Or, November is a hard month, but whatever.
#AcWriMo starts on November 1.
Academic Writing Month, or for us Twitter folk, #AcWriMo, is a movement started by PhD2Published which helps academics to stay motivated and accountable to their writing. Obviously, we should be writing, like, all the time. All. The. Time. But, teaching happens, sleep happens, and so do necessary things like walking the dog and eating pizza. We academics need each other - yes, even (and sometimes especially) online presence helps productivity.
Why I'm doing it.
While #AcWriMo is pitched by PhD2Published, it's for all academics at all stages -- from undergraduate to "the most distinguished of professors." While I still think of myself as an undergraduate at times (imposter syndrome and an occasional loathing of adulting will do that), I'm a senior faculty member. I have a full teaching load (because I'm not ridiculous enough to be an @AssDean). I've got grants, book chapters, conference presentations, and full-on manuscripts to write. However...
I have empathy for my students.
My undergraduate students are awesome. And they deserve the best of my academic life. I'm at a research university, so not everyone shares this sentiment. I believe that my research informs my teaching. So I see writing as an investment in my teaching for many reasons. One of the most important is that I sit and write just like my students do (or, just like they should). It's simply a challenge to write, no matter what one's academic rank.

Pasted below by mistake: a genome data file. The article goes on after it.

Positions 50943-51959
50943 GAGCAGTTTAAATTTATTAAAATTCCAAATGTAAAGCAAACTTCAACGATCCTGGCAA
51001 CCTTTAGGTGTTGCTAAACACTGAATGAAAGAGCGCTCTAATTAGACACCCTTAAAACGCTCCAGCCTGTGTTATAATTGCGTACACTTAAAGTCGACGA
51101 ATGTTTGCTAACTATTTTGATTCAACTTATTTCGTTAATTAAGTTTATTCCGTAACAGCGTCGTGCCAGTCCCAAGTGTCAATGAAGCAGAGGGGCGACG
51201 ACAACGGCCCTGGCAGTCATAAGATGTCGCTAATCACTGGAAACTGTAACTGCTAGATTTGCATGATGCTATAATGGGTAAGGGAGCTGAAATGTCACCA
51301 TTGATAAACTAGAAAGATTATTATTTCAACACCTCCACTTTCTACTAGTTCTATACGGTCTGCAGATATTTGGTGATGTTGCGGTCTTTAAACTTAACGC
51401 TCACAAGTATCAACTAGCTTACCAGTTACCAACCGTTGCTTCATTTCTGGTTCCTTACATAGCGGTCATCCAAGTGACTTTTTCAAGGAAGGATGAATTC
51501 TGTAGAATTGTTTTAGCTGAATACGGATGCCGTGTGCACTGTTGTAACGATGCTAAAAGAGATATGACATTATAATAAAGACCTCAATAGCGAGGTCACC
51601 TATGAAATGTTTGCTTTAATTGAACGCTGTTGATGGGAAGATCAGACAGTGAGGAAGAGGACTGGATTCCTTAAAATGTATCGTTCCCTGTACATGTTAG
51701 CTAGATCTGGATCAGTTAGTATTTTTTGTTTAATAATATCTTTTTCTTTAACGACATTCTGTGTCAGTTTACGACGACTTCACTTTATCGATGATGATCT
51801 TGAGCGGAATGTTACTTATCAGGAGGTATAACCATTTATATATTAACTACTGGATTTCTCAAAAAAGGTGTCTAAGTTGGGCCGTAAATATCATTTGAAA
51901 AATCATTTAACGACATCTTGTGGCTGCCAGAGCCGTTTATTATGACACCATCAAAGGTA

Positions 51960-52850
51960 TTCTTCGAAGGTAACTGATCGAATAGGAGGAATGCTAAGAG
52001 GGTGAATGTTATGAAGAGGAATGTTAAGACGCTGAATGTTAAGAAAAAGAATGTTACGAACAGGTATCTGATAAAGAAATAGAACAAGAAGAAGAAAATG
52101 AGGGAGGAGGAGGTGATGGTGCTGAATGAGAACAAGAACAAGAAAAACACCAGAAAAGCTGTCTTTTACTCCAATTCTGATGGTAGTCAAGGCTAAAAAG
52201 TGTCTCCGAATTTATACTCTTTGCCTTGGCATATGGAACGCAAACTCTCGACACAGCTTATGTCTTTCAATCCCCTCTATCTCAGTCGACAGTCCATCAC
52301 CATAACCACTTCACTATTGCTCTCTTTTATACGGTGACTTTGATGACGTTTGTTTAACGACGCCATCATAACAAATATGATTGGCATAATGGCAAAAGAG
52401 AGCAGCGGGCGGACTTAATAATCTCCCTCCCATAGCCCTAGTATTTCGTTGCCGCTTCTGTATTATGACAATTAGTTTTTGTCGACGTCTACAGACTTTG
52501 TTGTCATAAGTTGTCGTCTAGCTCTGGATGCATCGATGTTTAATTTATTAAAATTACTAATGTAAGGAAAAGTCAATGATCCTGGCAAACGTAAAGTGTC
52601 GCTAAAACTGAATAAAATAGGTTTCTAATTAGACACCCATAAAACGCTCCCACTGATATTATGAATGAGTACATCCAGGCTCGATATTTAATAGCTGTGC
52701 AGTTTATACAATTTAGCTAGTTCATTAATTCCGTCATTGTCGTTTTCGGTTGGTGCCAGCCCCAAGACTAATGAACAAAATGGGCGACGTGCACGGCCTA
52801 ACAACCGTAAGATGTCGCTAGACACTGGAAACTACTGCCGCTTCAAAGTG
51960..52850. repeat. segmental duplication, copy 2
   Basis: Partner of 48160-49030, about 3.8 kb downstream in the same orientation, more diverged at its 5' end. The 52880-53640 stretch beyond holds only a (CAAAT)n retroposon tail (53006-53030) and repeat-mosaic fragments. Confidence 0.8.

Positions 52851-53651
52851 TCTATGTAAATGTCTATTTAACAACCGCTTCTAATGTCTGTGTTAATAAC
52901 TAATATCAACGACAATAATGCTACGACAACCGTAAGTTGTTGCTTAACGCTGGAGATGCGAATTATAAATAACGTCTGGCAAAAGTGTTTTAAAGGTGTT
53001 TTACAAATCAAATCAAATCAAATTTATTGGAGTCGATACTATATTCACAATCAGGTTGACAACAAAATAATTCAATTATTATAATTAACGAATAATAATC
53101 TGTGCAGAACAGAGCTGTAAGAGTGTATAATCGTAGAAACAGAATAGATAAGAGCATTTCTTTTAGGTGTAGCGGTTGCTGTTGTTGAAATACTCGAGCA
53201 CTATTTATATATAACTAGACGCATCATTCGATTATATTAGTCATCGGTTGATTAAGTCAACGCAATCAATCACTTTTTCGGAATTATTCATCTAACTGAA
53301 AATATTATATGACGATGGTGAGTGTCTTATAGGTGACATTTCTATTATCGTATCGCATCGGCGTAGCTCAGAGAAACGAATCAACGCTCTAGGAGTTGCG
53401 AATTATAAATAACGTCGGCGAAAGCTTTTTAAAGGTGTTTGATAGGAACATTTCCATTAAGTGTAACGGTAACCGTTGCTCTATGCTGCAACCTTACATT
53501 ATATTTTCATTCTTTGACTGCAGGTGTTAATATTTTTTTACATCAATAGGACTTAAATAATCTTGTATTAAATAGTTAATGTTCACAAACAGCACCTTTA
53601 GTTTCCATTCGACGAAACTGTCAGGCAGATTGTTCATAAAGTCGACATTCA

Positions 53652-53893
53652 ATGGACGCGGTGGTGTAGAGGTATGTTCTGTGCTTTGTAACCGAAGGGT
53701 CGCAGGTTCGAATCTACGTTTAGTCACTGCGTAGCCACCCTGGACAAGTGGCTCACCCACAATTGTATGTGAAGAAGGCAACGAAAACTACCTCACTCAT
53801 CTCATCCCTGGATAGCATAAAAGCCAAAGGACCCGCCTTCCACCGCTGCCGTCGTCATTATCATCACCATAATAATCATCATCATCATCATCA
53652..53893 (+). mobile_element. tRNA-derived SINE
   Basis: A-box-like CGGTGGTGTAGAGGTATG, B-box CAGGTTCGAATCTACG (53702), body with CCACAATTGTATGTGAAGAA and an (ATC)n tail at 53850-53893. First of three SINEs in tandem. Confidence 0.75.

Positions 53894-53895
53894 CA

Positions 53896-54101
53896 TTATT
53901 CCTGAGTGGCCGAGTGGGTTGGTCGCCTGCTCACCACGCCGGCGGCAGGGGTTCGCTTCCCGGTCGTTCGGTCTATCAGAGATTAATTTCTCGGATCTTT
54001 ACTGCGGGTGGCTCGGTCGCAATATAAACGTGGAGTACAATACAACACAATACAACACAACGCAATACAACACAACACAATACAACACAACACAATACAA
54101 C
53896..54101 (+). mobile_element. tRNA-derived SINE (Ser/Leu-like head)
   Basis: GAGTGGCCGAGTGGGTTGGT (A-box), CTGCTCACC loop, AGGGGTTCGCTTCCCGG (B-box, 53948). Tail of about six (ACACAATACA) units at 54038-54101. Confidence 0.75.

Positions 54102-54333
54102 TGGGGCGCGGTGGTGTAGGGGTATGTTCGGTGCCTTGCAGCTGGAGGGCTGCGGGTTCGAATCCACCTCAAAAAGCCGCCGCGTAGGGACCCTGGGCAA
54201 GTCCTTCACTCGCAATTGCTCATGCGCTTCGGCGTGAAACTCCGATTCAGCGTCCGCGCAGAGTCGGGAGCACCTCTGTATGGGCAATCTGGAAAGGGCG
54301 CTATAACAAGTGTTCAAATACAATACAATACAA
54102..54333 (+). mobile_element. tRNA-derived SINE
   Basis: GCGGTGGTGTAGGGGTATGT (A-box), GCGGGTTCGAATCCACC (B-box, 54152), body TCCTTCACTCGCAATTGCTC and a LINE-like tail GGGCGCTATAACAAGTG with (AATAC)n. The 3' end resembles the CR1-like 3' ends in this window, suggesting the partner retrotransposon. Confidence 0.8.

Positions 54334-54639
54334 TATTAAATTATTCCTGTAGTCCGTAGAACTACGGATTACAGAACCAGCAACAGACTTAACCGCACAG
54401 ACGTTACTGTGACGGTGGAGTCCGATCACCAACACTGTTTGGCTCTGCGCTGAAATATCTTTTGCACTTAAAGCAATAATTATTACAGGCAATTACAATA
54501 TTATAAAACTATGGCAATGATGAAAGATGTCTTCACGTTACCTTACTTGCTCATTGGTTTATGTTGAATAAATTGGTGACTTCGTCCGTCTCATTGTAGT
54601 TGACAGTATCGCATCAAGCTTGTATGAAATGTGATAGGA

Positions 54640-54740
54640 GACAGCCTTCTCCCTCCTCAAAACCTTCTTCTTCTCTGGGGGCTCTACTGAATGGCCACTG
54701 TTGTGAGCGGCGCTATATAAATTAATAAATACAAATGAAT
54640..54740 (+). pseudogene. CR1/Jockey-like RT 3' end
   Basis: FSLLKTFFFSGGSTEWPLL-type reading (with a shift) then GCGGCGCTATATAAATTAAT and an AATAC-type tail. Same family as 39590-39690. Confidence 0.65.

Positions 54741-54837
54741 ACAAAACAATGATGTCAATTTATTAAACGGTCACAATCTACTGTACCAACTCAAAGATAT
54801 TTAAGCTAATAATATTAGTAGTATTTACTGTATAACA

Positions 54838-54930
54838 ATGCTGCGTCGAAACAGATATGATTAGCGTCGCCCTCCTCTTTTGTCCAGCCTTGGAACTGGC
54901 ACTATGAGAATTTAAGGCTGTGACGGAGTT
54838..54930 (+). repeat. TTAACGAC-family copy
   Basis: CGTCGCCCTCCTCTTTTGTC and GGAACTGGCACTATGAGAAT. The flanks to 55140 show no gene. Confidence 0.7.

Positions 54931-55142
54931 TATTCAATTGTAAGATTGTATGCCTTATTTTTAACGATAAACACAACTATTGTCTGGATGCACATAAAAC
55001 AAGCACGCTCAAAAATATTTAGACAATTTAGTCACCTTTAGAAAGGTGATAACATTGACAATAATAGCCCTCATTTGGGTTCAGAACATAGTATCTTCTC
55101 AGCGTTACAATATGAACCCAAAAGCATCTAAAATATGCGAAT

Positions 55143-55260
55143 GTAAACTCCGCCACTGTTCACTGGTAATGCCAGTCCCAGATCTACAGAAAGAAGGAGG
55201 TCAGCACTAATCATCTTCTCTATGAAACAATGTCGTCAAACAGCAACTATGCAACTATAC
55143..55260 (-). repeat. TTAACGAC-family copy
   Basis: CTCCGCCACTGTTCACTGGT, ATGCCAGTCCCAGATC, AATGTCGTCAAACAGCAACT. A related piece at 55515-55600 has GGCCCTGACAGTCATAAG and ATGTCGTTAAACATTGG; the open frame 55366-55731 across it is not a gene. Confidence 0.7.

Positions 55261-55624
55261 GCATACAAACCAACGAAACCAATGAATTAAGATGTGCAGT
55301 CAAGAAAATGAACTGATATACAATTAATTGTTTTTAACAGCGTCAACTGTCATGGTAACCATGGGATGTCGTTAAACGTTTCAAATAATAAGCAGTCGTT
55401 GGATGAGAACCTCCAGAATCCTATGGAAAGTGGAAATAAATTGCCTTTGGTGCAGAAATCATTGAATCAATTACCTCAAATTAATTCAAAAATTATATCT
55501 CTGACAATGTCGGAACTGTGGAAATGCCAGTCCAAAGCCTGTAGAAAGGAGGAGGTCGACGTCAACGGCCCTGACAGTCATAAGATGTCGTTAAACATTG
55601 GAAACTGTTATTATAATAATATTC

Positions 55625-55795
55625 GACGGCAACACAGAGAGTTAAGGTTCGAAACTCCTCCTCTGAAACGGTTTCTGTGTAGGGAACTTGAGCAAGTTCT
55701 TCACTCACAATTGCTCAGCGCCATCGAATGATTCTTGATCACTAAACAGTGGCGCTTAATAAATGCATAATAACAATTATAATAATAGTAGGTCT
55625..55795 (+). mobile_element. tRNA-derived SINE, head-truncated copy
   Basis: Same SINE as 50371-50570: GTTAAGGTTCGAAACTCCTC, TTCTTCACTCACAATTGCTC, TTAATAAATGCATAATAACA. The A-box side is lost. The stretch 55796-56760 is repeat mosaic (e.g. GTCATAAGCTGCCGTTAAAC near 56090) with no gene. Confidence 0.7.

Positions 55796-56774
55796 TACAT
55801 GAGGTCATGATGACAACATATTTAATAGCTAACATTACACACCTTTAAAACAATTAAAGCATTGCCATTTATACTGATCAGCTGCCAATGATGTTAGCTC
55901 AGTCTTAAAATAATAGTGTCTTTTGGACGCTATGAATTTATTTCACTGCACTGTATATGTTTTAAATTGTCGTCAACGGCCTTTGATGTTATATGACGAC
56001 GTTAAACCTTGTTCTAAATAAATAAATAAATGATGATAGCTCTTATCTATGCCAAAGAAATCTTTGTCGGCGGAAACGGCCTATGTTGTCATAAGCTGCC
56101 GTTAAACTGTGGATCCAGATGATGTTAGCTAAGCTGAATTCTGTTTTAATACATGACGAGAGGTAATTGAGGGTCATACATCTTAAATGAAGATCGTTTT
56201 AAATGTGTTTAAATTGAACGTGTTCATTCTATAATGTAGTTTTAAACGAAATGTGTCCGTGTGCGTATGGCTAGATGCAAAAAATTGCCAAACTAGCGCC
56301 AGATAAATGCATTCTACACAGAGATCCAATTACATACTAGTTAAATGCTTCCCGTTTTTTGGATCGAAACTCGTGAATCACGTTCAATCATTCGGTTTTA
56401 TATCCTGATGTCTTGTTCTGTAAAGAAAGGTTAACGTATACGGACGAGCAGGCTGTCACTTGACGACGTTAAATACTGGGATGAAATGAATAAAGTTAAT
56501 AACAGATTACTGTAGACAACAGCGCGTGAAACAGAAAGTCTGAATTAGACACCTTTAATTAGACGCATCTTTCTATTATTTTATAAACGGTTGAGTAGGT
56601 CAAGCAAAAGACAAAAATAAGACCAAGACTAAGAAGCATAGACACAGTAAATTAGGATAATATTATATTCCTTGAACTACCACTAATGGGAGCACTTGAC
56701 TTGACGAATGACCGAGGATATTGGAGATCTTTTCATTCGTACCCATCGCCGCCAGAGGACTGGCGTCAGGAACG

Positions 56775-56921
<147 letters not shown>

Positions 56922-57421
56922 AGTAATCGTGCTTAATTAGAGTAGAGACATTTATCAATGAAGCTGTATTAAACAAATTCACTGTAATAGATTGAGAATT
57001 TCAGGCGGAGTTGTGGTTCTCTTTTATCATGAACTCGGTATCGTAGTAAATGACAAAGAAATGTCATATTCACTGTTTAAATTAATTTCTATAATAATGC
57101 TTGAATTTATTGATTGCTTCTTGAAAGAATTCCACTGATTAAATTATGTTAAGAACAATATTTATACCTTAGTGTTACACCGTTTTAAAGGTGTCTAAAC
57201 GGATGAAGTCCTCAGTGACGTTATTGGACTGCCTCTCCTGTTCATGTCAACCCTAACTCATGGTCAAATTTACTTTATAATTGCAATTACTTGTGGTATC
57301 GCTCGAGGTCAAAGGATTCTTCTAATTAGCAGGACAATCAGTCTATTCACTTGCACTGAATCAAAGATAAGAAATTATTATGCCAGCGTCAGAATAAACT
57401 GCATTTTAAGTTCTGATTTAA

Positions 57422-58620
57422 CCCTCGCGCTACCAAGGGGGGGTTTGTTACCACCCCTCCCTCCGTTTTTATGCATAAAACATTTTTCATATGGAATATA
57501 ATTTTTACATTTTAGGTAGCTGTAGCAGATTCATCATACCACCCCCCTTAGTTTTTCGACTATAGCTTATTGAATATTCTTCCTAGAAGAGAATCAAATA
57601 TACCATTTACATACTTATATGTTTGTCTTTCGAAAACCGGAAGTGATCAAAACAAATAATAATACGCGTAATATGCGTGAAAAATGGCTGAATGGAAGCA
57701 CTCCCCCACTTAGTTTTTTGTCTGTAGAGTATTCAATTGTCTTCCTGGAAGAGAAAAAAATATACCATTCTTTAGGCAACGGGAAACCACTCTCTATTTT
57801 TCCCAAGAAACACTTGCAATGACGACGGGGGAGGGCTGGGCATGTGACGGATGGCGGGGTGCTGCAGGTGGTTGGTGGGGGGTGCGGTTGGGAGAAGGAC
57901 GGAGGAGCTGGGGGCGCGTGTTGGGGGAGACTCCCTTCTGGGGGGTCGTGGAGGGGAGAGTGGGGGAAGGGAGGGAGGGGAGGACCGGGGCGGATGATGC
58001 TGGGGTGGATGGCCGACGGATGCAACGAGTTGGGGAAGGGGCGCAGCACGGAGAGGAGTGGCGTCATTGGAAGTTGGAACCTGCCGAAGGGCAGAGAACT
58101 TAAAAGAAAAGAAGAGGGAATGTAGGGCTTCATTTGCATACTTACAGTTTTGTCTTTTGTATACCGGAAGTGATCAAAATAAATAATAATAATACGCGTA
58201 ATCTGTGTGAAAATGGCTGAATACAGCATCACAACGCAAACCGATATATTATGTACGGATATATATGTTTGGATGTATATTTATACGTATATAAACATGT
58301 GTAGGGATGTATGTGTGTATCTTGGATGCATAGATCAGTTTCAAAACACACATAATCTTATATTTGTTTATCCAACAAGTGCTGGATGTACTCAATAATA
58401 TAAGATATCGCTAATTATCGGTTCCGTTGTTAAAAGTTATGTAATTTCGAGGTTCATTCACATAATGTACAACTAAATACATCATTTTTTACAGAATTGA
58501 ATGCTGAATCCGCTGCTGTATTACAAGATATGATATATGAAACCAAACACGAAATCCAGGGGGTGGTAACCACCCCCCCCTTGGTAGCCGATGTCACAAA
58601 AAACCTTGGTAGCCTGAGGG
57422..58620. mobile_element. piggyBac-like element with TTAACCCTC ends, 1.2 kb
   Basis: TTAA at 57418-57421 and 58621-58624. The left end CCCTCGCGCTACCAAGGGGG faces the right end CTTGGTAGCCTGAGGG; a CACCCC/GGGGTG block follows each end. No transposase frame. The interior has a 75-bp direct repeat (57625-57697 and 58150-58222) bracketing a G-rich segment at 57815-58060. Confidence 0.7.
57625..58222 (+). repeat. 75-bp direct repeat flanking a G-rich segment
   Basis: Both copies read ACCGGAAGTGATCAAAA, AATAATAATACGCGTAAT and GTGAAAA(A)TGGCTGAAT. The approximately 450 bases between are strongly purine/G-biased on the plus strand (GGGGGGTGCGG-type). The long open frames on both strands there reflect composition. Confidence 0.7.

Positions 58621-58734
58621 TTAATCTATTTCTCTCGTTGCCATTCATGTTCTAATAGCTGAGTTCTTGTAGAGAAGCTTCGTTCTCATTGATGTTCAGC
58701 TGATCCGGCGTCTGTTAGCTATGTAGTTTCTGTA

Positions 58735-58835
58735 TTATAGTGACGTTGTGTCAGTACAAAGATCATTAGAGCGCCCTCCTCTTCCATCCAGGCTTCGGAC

Stuff is going on.
So, #AcWriMo starts on November 1 and I hereby commit myself to writing a book chapter. This includes lit review, rationale, methods, results, discussion, conclusion, references, formatting, and all the requisite APA stuff. Now, this coming weekend, I will be at my eldest kid's hockey tournament, which is a nice way of saying that I will be (happily, mind you) freezing my Yankee ass off in a variety of ice arenas here in the Great White North. The following weekend I will be at an academic conference. However, I'm going to be writing every day. If that means it's early in the morning, for 30 min at a coffee shop, or on a piece of paper, well, it's getting done. Now I'm changing topics before I change my mind about this whole thing.
Being a flexible writer.
Writing every day isn't easy. I mean, there's always pizza to be eaten, dogs to walk, and ice arenas in which to freeze. I find that it's easier to write every day because I save everything to Google Drive or Dropbox. In this case, I can revise documents on my phone or iPad if I don't have access to my computer. I realize that this sounds like it's taken from a page in the Universal Guide to Nerdhood, though it does maintain my ability to be flexible and to adhere to the discipline of writing every day.
Trying vs. doing
As the great sage Yoda says, "There is no try..." In other words, you're either doing it or you're not. That's some slap-in-the-face accountability. I'm doing it.